She needed to contact everyone involved with the wedding. The caterer, the musicians, the manager of the venue, the florist, the photographer. She should send out a message to all the people they’d invited. Well, she’d contact everyone on her list. Screw Harry’s guests. And, oh God, she had to call her family. She put an asterisk next to that one, intending to save the most painful for last.
She should also really contact their bank, set up an appointment for a realtor. Call a lawyer. She’d sunk more money than he had in this place, and she’d be damned if they got equal shares of it. She was a scorned woman, but she was not stupid.
As the tasks ticked in her head, the phone rang. Reaching up, she answered with an absentminded hello. She listened to the person on the other end and explained that Harry wasn’t home, but she could pass along a message. The person on the other end related the message, which Emma dutifully noted on her pad.
Hanging up and checking the time, Emma returned to her counter and rolled each of her dough balls, forming them into snakes and connecting the ends. She put them back on the wax paper. The dough began to get rounder and puffier and softer.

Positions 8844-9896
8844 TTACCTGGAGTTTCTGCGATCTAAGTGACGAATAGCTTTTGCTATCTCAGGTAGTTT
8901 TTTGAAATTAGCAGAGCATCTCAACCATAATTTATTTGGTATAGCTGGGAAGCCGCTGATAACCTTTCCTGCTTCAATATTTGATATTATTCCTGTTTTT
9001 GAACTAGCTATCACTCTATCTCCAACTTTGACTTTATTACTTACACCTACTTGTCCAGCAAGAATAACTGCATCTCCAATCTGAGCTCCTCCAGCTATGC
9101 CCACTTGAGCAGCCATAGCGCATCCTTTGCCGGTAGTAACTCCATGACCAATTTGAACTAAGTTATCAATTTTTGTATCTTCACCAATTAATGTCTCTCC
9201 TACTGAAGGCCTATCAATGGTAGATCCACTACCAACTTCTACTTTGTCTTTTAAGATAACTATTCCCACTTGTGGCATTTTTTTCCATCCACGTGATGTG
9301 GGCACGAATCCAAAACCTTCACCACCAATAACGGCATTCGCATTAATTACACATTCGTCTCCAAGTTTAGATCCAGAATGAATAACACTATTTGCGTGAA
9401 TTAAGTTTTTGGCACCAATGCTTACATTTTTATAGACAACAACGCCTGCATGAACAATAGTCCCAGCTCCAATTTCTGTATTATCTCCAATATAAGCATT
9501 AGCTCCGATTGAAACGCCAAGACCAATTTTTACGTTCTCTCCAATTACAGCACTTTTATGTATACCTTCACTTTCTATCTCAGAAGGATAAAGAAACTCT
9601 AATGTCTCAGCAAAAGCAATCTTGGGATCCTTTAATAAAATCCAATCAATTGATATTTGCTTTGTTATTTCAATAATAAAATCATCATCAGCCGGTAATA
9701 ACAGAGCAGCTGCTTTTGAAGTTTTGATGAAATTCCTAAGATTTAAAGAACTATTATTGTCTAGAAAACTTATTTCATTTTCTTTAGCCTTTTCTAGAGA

Emma twisted the knob on her stainless-steel double oven – perfect for a baking enthusiast – to heat it to 425 degrees and grabbed a large pot from the open shelves. She filled it with water, then set it on the stove to boil. With a clap of her floury hands, she considered herself free for the next twenty minutes.
Her apron strings flying behind her, Emma scoured the townhouse, gathering any memento that reminded her of Harry. Pictures in beautiful frames, his glass ashtrays, CDs and DVDs, knick-knacks from here and there – what kind of man loved white ceramic animals, anyway? – and some lone shoes and shirts and shorts. She dumped them all into a pile in the kitchen doorway and took an enormous wicker basket standing in the corner of the living room. She folded the clothes, tied the shoes’ laces together, and placed them neatly in the basket. She arranged the remaining items on top, leaving room in the center.